Despite the quick reaction it’s publicity that JetBlue didn’t need after the weirdness that happened when their flight attendant Steven Slater began swearing at passengers on the public-address system and decided it was time to leave the company after  grabbing a cold brew,  pulling the emergency slide and spectacularly exiting the aircraft. Which ultimately led to creative ideas on how to deal with tense situations.

 A more dramatic example is the 1999 crash of EgyptAir flight 990 which was directly attributed (by the NTSB) to the first officer’s deliberate  departure from normal cruise flight due to his control inputs. He intentionally flew the plane into the ocean.  Most of us won’t change the way we travel. I won’t  and I regularly fly via part 121 commercial operations but after this (very rare) cockpit meltdown it reminds us of the criticality of one unbalanced person in the front of the aluminum  tube.  So,if possible,  I always greet the pilots when I board to see if they’re having a good day.  Otherwise, it might be helpful to know where the slide is.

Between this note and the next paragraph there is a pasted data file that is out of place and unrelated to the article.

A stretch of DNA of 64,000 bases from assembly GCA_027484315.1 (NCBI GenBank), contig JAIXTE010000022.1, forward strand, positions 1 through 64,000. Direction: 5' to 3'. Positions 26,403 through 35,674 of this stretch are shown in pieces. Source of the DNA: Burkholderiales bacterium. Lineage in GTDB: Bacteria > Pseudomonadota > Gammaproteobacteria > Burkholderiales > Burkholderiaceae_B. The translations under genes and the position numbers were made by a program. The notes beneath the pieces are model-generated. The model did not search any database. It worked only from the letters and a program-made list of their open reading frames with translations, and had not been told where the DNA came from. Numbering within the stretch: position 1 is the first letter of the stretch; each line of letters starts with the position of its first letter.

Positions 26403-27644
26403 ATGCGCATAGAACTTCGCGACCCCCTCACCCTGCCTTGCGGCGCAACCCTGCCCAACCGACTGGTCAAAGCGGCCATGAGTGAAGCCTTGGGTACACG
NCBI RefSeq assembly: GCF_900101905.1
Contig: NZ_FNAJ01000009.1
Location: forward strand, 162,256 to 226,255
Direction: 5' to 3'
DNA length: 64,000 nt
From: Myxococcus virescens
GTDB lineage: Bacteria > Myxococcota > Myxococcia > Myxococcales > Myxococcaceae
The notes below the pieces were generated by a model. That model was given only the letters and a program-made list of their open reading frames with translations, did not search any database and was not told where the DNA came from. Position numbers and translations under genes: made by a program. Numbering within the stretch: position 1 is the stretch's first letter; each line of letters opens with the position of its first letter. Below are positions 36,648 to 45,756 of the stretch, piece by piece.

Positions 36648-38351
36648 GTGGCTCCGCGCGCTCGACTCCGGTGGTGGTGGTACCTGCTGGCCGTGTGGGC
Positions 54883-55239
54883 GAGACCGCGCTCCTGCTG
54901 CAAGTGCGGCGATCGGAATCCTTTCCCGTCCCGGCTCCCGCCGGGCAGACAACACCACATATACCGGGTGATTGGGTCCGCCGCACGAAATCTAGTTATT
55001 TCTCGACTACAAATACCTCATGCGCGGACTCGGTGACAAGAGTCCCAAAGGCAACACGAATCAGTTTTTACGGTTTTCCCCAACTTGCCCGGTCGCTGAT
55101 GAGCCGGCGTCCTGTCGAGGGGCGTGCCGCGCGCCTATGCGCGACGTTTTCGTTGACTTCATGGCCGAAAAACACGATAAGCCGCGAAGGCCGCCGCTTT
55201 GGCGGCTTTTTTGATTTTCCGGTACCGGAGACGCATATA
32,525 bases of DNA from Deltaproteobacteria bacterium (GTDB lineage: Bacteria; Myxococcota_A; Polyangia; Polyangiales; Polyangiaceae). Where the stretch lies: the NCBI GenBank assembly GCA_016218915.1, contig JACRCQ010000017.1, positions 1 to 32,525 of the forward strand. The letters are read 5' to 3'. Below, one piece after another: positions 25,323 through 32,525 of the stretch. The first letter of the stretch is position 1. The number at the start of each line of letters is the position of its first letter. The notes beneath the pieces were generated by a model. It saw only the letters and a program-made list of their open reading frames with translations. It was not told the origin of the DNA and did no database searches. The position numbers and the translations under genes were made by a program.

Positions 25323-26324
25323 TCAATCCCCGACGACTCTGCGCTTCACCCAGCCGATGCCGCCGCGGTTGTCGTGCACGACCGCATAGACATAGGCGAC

Requiem For A Fighter Pilot

Losing a Friend

The news came as a shock. I made the connection between “missing man formation” and Lex LeFon with disbelief, hoping that it meant something else. After opening the comments section, I suddenly realized many others were coming to terms with the loss of a good friend. For the past six years, I had come to appreciate his writings, along with thousands of others (Neptunus Lex actually began 2003) which communicated patriotism, airmanship, incisive political commentary, humor and love of God and family. It was hard not to like him. Ultimately, I began commenting and I’d occasionally send a controversial article or interesting flying story to get his reaction. Here’s a a guy that earned a platform to speak: A naval academy graduate with a masters degree in systems engineering; commander of an operational FA-18 squadron, TOPGUN Executive officer; licensed  Airline Transport Pilot; and  an O-6 with a sphere of influence in U.S.Naval Training Operations spanning 55,000 sailors in the Pacific Fleet.